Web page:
The life of a care worker is not an easy one. You always have to be on your toes to ensure that the right level of care is provided for your patients. When working in a care home, it is quite common to come across someone that exhibits signs of a challenging nature. Left untreated this can be very difficult to manage. Before we move into the detail of how you can deal with this sort of condition, it is important to understand exactly what challenging behaviour is. In short, a person’s behaviour can be described as challenging if it puts them or the people near them in danger.
Challenging behaviour includes:
- Aggression towards carers
- Aggression towards other patients or family members
- Attempts to self-harm
- Intense feelings of fear and paranoia
These are some attitudes that can be observed in people that exhibit signs of challenging behaviour. It is also worth mentioning that challenging behaviour can impact the patient’s ability to perform and join routine activities. In this situation, it is important to work with them on how they interact with those around them, making them feel safe in their current environment.
Communication allows us to express our emotions and it empowers us to interact with each other. In most cases, a lack of communication is a recurring problem with this type of patient. They don’t find anyone with whom they can express their feelings and discuss their issues. If the problem is down to communication, it can frustrate the patient and lead to challenging behaviour. If the patient sees that their behaviour results in a desired outcome, this behaviour will ultimately be repeated again and again.
How you can help someone with challenging behaviour
As any qualified experienced care worker will tell you, you have to understand things from the patient's point of view and identify what the reason for such exaggerated behaviour is. There could be different causes behind it, for example, they might be feeling frustrated or threatened and unable to explain why. It is very important to identify the early warning signs of challenging behaviour so that you can come up with a suitable solution. If the initial signs are not taken care of, it can result in exaggerated behavioural outbursts.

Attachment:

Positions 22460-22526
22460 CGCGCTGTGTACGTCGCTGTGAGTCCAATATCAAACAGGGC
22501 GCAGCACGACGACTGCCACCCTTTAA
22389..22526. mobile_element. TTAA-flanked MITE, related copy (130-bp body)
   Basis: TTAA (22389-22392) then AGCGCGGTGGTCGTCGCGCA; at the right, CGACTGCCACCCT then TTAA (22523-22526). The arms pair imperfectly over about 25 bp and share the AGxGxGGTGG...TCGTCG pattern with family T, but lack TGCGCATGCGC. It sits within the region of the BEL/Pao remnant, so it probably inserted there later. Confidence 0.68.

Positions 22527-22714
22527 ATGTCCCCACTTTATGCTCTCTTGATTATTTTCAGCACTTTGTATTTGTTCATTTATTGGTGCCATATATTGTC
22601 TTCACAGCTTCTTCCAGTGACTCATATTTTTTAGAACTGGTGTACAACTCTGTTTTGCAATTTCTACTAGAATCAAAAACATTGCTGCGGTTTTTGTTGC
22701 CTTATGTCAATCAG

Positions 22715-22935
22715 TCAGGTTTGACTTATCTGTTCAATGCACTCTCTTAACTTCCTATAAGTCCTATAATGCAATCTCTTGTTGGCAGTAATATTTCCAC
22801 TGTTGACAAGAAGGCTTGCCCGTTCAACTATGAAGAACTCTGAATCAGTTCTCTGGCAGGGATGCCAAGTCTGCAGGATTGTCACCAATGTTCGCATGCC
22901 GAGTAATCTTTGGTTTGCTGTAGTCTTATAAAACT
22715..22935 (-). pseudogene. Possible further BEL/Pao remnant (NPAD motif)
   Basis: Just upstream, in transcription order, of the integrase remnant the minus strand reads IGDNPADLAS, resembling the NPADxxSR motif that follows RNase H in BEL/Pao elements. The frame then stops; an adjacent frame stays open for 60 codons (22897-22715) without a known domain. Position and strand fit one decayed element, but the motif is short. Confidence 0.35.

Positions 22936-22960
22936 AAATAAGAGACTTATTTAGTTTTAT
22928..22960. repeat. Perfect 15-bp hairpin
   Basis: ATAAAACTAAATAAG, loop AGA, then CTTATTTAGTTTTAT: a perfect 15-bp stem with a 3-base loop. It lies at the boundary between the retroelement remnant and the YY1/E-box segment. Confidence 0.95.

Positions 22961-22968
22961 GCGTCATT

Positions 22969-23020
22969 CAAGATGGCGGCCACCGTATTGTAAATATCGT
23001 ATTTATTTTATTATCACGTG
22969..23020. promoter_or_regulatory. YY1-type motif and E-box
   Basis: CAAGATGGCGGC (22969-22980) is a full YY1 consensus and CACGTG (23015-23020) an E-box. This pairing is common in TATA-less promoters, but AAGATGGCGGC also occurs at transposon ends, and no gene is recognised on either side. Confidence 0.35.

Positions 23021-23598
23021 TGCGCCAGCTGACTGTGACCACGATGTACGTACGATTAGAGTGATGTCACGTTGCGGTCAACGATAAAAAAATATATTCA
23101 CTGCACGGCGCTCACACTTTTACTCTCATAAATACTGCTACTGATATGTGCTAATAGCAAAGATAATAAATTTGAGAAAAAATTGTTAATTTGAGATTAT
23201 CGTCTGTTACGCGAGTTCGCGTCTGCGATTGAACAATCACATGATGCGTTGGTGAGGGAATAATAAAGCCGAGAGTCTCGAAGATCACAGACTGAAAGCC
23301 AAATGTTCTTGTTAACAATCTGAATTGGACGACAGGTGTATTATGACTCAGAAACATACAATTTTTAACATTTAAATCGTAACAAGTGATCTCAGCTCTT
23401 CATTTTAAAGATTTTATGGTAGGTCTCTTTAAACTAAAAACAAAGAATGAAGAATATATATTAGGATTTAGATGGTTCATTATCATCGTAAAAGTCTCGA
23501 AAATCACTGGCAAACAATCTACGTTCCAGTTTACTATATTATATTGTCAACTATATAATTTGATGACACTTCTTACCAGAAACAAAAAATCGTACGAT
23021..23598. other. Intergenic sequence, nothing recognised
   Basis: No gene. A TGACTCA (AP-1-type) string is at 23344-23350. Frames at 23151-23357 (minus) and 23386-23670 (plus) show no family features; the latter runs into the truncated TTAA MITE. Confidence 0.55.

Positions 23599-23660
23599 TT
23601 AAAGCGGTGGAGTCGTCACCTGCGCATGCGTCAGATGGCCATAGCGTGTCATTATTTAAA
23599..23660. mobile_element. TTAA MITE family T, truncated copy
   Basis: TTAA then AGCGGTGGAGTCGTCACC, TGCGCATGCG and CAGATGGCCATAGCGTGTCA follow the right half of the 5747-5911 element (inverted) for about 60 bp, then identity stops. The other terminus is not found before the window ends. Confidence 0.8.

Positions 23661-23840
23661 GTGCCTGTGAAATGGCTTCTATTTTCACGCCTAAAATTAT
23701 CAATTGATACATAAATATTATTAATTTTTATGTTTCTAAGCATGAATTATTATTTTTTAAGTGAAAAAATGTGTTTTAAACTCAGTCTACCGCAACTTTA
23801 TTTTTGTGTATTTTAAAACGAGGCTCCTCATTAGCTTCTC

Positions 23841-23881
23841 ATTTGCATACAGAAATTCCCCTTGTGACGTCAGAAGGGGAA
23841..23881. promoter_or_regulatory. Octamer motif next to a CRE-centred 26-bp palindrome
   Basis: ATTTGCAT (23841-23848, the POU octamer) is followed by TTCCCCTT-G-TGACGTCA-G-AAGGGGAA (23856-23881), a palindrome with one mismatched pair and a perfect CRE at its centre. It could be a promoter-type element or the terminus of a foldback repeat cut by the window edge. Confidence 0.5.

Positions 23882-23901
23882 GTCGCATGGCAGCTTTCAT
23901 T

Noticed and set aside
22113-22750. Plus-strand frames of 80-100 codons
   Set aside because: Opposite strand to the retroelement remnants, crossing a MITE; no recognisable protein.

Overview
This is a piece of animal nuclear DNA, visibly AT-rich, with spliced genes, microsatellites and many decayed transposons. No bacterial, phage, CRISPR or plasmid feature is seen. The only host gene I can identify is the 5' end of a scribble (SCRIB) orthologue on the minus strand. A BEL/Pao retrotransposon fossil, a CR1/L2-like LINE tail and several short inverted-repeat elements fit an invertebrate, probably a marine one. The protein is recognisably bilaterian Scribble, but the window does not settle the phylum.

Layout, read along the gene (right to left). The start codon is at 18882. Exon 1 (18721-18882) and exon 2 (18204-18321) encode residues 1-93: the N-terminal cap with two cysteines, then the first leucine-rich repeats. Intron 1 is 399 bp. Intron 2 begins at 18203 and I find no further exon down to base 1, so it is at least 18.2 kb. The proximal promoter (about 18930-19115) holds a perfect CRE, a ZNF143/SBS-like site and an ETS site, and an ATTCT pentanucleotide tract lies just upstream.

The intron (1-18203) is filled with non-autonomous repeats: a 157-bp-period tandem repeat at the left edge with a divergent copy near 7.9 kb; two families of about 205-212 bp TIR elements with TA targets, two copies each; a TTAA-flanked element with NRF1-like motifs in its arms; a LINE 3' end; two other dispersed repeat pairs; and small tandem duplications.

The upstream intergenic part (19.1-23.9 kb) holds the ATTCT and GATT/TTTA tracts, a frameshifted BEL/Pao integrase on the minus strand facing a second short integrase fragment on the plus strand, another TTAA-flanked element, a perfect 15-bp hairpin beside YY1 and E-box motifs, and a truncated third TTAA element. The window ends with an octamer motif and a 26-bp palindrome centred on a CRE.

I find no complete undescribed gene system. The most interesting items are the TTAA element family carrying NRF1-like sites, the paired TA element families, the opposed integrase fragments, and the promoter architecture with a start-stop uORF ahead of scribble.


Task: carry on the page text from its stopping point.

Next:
It is believed by a large number of care workers as well as psychologists that a distraction can make the patient utilise their energies in some activities that they like doing and prevent any challenging behaviour. A focus on hobbies or recreational activities can help. Try diverting their attention elsewhere in the preliminary stages of an attack and see if they respond positively. If this works, remember it and use it again the next time the patient exhibits signs and you may find that you quickly create a rapport with them that allows you to rapidly defuse tense situations. Humour can quite often help, if done properly.
Of course, sometimes an outburst may be caused by something as simple as the patient wanting to gain the carer's attention. Patients with a tendency to be aggressive often require, or strive for, constant care. Any slight decline in the support offered to them may result in an outburst. It is important to be mindful of this especially when altering care plans.